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Rebecca Lumley
2 Aug 2022

Artificial intelligence used to uncover ‘dark matter of the plant kingdom’

Brightseed uses its AI-enabled platform to detect natural bioactives important to human health, also known as ‘nature’s dark matter’ 

Brightseed, a US-based data company, says the natural bioactives it uncovers at scale with its AI-enabled platform are ‘basically gold that is often hidden in supply chains.’ 

The company uses its AI platform, Forager, to detect the natural bioactives present in plants with a ‘pharma-grade level of visibility’. Natural bioactives can be defined as small molecules that plants produce in response to their environment that interact with human biology. 

So far, Brightseed has mapped 1.5 million plant compounds using its Forager platform and raised $63 million in Series B funding. Speaking on the latest episode of the Vitafoods Insights Sustainability Series podcast, Brightseed co-founder and COO Sofia Elizondo explains how the company’s search for bioactives relates to human health.  

‘We know that the natural bioactives are critical for health - the largest and most comprehensive study on the impact of diet and longevity basically says that if you don't have plants in your diet, you're bound for a premature death. And it is one of the easiest things that we can do to change that. So, we know that there's something in the plants that is powerful for longevity,’ Elizondo explains.  

‘The pharmaceutical industry knows that it is these small natural compounds that are very powerful. Two thirds of small molecule drugs are derived from them. Aspirin, Metformin for diabetes - there's a lot of value in these small molecules, but the world doesn't know about them. And it's called the "dark matter of the plant kingdom." That's why we built Forager, so that we can see them and then predict what they can do for health.’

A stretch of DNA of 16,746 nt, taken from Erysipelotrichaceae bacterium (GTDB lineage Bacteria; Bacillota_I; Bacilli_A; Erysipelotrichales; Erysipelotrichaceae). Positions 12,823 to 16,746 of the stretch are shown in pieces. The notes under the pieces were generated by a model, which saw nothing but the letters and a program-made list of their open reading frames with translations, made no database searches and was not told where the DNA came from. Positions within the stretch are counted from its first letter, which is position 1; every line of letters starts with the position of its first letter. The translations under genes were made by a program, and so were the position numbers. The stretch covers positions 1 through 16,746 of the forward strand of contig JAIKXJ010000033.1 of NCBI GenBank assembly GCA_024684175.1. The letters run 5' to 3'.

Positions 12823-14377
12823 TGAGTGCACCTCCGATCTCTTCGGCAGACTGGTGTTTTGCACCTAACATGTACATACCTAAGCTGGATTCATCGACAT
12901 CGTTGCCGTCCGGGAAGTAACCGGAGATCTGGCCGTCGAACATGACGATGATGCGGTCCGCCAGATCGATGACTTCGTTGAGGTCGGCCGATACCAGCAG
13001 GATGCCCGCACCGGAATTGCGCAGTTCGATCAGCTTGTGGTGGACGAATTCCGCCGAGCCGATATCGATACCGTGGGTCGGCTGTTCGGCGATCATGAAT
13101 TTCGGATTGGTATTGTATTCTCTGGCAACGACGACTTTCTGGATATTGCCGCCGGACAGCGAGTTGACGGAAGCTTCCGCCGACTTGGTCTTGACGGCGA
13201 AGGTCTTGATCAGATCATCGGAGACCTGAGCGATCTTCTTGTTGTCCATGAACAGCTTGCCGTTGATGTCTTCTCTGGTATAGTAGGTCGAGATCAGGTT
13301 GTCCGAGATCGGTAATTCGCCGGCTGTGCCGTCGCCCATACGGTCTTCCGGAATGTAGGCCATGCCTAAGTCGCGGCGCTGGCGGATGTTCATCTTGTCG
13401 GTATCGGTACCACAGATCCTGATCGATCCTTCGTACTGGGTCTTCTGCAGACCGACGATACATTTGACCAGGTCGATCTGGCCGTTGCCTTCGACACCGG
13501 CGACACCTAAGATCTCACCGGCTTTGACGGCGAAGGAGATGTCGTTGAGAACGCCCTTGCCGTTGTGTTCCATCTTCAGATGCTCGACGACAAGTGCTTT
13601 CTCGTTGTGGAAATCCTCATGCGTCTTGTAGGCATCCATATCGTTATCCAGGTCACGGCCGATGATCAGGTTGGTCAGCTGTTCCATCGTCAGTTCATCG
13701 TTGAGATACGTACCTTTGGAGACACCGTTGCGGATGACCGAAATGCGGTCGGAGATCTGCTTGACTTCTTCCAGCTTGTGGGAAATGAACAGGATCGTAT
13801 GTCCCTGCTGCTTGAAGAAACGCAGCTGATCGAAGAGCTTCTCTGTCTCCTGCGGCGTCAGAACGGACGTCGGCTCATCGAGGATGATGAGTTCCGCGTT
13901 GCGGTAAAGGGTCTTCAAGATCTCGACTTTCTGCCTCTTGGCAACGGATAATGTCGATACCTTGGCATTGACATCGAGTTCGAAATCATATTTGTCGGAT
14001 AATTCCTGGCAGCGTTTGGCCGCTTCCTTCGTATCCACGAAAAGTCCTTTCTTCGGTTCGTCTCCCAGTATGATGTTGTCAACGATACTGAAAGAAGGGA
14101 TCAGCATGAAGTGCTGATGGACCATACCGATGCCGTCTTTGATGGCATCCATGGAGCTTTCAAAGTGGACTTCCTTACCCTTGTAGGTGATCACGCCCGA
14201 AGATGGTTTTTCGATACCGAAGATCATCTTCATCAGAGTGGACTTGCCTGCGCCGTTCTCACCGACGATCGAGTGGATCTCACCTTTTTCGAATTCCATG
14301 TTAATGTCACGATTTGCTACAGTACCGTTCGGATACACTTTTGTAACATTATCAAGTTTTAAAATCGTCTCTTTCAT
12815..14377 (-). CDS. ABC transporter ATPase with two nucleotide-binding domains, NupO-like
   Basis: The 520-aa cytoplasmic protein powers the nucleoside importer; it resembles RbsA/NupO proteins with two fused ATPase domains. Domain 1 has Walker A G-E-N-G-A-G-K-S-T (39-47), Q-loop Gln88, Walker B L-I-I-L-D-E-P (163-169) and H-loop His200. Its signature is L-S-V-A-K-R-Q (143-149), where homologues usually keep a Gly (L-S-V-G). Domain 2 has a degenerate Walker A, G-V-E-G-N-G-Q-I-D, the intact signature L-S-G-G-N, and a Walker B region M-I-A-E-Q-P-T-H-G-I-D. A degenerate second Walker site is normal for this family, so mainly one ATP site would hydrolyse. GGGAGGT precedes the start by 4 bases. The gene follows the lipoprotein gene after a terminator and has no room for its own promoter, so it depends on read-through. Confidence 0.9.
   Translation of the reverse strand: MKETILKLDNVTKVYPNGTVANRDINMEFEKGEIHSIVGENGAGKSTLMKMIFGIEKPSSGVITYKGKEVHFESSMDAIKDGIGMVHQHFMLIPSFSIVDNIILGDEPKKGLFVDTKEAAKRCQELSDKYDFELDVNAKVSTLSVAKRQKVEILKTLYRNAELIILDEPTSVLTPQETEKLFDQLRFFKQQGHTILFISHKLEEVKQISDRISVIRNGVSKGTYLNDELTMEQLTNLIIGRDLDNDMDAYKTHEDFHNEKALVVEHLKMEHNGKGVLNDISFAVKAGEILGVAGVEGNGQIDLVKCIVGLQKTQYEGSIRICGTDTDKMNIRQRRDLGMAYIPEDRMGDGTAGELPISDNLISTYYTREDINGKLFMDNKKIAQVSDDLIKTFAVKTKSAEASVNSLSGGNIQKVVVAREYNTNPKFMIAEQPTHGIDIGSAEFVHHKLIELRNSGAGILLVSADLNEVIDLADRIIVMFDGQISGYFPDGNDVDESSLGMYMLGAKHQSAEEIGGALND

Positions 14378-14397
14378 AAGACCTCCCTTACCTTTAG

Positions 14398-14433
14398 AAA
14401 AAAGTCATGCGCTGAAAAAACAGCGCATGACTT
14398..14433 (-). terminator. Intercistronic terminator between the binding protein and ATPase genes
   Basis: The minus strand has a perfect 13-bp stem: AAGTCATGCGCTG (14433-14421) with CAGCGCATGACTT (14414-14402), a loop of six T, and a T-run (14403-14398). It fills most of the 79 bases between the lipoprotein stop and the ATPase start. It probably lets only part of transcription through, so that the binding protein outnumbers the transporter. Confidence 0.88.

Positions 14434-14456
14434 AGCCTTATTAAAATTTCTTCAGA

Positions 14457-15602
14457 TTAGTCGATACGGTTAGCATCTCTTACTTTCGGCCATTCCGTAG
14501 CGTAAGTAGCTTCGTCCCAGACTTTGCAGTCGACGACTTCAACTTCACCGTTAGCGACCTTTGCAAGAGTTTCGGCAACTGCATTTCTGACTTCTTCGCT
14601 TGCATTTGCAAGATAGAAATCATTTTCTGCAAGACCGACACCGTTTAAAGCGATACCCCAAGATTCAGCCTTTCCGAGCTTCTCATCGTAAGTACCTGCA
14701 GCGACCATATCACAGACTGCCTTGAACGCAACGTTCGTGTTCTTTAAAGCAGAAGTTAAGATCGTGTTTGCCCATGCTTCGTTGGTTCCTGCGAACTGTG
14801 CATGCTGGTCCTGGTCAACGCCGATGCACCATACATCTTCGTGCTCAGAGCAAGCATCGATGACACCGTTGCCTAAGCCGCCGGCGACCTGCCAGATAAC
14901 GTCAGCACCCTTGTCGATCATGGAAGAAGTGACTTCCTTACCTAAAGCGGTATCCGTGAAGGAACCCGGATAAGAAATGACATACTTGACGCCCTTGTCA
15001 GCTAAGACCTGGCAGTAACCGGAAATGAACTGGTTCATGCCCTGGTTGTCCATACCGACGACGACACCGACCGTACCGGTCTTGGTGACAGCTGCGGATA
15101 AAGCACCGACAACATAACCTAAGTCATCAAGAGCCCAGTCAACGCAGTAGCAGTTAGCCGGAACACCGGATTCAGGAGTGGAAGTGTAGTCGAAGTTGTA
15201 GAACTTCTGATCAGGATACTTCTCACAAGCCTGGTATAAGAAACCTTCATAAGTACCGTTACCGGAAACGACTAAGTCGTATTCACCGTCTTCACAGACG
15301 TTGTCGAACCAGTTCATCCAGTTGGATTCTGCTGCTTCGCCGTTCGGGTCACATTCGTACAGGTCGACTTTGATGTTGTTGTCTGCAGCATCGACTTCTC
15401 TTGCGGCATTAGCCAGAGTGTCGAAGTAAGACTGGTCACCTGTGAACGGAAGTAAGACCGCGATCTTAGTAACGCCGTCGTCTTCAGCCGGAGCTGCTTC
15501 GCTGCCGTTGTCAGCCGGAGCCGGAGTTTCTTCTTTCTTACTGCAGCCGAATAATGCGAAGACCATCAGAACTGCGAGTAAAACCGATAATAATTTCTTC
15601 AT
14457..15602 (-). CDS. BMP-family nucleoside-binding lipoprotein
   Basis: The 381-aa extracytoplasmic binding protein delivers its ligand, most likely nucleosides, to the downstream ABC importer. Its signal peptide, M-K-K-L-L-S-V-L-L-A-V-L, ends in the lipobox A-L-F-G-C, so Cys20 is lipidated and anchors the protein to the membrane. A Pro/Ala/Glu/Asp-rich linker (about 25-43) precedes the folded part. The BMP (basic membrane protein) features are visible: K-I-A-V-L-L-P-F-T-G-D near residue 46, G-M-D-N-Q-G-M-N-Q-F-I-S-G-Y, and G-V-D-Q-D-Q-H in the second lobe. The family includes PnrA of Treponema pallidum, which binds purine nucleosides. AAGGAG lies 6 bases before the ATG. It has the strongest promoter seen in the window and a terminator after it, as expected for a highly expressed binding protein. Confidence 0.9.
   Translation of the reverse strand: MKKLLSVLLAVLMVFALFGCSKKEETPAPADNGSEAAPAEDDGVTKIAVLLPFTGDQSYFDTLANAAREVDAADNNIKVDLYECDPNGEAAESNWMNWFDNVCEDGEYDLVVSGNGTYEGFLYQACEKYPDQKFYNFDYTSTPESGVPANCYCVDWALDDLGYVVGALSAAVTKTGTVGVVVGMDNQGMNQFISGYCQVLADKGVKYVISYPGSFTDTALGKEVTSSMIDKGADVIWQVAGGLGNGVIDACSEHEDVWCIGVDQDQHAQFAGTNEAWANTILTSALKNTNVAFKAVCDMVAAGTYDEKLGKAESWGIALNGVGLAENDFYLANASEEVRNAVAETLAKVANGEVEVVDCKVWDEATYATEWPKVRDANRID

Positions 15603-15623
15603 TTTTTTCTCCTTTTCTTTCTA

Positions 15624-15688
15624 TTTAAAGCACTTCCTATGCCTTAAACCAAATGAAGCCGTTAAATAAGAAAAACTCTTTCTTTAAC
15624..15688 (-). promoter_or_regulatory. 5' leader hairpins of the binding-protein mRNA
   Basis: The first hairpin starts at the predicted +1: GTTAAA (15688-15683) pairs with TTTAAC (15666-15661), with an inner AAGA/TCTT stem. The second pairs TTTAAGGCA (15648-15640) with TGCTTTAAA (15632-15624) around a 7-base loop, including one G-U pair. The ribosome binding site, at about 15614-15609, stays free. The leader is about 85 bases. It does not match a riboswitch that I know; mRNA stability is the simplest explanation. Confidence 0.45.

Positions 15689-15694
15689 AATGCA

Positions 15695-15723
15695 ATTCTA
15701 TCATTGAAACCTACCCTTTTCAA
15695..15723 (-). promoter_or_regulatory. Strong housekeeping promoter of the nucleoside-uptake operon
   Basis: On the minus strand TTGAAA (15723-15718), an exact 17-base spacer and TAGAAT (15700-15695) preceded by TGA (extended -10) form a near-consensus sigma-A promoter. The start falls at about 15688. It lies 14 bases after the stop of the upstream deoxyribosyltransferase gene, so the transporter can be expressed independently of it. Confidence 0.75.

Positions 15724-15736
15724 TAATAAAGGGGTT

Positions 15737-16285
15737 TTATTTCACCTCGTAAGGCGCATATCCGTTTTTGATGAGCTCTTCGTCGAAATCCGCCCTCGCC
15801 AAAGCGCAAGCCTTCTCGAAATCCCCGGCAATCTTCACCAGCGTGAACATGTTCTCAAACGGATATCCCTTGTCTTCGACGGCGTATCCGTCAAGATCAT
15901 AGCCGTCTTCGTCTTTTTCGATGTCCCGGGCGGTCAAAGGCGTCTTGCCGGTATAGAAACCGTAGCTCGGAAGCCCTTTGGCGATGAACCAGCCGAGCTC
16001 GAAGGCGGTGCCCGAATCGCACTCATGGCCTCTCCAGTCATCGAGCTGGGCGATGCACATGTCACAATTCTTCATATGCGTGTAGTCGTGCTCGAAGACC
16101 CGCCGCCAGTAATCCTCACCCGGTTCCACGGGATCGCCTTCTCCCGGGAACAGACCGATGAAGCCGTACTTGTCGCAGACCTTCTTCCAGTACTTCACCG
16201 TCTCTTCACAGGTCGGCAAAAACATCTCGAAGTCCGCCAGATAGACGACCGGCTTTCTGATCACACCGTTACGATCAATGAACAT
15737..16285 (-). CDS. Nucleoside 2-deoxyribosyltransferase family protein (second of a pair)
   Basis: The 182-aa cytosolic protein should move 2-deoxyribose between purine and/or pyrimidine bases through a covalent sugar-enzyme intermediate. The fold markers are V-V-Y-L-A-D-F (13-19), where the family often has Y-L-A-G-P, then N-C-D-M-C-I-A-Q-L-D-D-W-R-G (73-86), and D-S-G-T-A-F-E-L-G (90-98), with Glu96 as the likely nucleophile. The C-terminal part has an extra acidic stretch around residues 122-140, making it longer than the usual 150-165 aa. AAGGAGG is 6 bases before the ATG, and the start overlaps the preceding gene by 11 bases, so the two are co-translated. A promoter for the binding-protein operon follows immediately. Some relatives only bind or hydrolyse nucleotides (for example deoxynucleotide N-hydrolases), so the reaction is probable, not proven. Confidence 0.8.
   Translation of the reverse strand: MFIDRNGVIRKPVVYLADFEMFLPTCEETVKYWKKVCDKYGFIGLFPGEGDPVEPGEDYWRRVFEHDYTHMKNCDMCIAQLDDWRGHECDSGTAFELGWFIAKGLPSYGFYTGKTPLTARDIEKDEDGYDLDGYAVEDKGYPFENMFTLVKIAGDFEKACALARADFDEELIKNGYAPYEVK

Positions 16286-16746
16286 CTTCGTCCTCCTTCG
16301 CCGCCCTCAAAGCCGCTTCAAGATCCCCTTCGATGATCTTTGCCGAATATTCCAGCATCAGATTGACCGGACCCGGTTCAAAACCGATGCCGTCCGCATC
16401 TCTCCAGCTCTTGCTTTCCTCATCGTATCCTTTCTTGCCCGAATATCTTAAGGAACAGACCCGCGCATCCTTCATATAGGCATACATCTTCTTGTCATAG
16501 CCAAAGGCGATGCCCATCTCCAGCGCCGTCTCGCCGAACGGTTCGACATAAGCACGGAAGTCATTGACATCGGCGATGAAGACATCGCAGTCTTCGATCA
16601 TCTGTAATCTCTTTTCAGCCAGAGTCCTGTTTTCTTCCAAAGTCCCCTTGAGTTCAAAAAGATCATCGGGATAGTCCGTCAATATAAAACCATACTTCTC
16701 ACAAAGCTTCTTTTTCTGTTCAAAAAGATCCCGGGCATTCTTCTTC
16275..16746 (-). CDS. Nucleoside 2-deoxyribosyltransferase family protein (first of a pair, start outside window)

Elizondo explains that while agriculture has historically focused on yield, shelf life and the aesthetic of the food produced, little thought has been given to bioactives.  

‘We haven't quite optimised for bioactive content. And it turns out that agricultural practices, and the quality of the soil actually have a really important impact on the bioactives and nutrients that plants then can provide us as we eat them,’ she says.  

‘So, there is a golden thread here - what is good for the planet is actually pretty good for human health. And it can be really good for business too.’  

Brightseed describes its Forager platform as ‘the world’s largest digital platform that illuminates the interaction between plant bioactives and human biology.’ It is the only technology currently capable of predicting what compounds are bioactive and how they impact specific health areas.  

Elizondo explains: ‘Forager can see from a single plant, or a single plant sample, thousands of compounds - this is the dark matter. We go from tens to hundreds or even thousands of compounds. Then we can see how each of those compounds connects to potential health benefits. So, we end up with a web and, essentially, a branch of what a single plant tissue can do for health. And not only that, but we can multiply it for all of the plants that we're bringing into the lab.’ 

‘It's like a Google map of how plants can impact human health,’ she adds.  

Brightseed positions its platform as a tool to speed up innovation and de-risk clinical development. The company also has its own IP-protected pipeline of bioactives that positively impact health.  

Listen to the full episode - Brightseed using AI to tap nature’s ‘dark matter’ - on Vitafoods Insights. 

Rebecca Lumley
Digital Editor - Pharma

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